President Bush has described the election of his successor as a "triumph of the American story," the fulfillment of Martin Luther King Jr.'s dream for America. Mr. Bush is right. Conservatives otherwise depressed about the outcome Tuesday should be pleased with this.
Barack Obama's victory was decisive. He won by a landslide in the Electoral College, and received a higher percentage of the popular vote (53 percent) than any Democrat since Lyndon Johnson in 1964.
As the president-elect was giving his gracious victory speech, I couldn't help thinking about the 1967 movie "Guess Who's Coming to Dinner?" in which an impeccably liberal San Francisco couple is discomfited when their daughter brings home her fiance, a handsome, well-mannered, internationally recognized doctor, who is black. We've come a long way since then.
There is no such thing as a good loss. But if Republicans were destined to lose, the size of the Obama victory is less harmful than a closer outcome might have been.
If the election had been a nail-biter like 2000 was, Republicans could point to a dozen things Sen. John McCain could have done differently that might have produced a different result.
I give the McCain campaign a C- at best. It often seemed a pudding without a theme. On the paramount issue, Mr. McCain didn't have a message that resonated until Joe the Plumber found one for him. And the way the McCain campaign mishandled its prize asset Gov. Sarah Palin was appalling.
But the size of Mr. Obama's margin in the Electoral College suggests that even if Mr. McCain had run a perfect campaign, he still would have lost. When you add together the stock market meltdown, the toxic public-opinion ratings of Mr. Bush, Mr. Obama's huge financial advantage and the blatant media cheerleading for him, the wonder is that the popular vote was as close as it was.
There apparently was more fraud in this election than in any other in the recent past. But because Mr. Obama's margins in key states were large, the votes of the ineligible and the dead didn't affect the outcome. Republicans weren't robbed. They were beaten, fair and square.
Because Republicans cannot reasonably blame defeat on tactical mistakes by the McCain campaign or on cheating by the other guys, they'll have to do the soul-searching without which they cannot hope to return to power. And they need to do this without finger-pointing and name-calling.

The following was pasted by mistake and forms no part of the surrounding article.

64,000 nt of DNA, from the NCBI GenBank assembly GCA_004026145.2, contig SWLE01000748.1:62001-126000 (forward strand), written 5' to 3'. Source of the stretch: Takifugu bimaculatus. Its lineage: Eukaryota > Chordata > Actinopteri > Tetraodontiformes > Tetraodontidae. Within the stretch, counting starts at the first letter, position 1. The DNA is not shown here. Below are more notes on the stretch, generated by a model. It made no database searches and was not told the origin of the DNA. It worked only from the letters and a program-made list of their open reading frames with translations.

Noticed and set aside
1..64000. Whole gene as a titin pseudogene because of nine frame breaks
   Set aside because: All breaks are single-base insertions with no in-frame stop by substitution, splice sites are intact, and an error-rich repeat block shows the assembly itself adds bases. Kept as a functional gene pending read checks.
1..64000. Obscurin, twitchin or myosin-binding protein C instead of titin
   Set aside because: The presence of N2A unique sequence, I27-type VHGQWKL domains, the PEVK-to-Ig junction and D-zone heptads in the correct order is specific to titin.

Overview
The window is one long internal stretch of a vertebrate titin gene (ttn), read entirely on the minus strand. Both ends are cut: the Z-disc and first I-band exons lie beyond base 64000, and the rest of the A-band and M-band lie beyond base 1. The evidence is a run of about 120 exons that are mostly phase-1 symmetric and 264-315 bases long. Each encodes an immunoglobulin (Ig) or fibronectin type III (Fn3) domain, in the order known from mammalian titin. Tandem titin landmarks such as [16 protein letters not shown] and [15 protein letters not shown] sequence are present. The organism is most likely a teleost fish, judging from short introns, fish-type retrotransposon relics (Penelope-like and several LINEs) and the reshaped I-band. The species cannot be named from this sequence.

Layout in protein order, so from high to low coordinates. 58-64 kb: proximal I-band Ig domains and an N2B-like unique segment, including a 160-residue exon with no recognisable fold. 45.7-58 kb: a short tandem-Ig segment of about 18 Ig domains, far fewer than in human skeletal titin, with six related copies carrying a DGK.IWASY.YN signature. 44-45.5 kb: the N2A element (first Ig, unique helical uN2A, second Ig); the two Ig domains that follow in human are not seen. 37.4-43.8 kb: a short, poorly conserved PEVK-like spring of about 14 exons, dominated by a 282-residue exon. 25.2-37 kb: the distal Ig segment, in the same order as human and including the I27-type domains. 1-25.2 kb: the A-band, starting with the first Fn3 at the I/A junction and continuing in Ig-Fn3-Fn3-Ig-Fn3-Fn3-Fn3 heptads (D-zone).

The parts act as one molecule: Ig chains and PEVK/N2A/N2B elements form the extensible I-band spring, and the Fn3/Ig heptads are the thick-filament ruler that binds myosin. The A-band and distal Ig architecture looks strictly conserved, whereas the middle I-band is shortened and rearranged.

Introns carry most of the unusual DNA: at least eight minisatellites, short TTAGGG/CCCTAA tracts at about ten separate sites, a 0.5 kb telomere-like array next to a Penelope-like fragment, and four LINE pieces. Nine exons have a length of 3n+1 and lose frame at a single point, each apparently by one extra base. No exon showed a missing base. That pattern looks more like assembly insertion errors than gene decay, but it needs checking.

I believe Republicans lost their way when they got too comfortable with earmarks and the ways of Washington. They can find their bearings only with a return to fundamental conservative principles.
But there are among conservatives, as among liberals, those who believe in addition by subtraction. They want to purge all who do not share their views. Despite Mr. Obama's victory, I think America remains a center-right country. But the right cannot prevail if it alienates the center.
The president-elect seems to think we're a center-right country, too. In his victory speech, with a humility remarkable both for him and for the occasion, he reached out to those who had opposed him.
Barack Obama remains an enigma. Is he the fairly moderate, conciliatory guy he sounded like Tuesday night? Or is he the very left-wing guy he was before the campaign began?
I hope he's the former, but fear he's the latter. We'll find out soon enough.
I sincerely hope Barack Obama will be a successful president, even though this could mean a long time in the wilderness for Republicans, because country is more important than ideology or party.
The first step on the road out of the wilderness is for conservatives to be as civil and gracious in defeat as Mr. Obama was in victory. He's our president, too, and a right-wing version of Bush Derangement Syndrome the affliction of liberals who hated Mr. Bush so much they lost their senses is a sure ticket to permanent minority status.
I suspect there will be many policies in an Obama administration that I'll oppose. But I'll do so civilly. In the meantime, I'll give him the benefit of the doubt.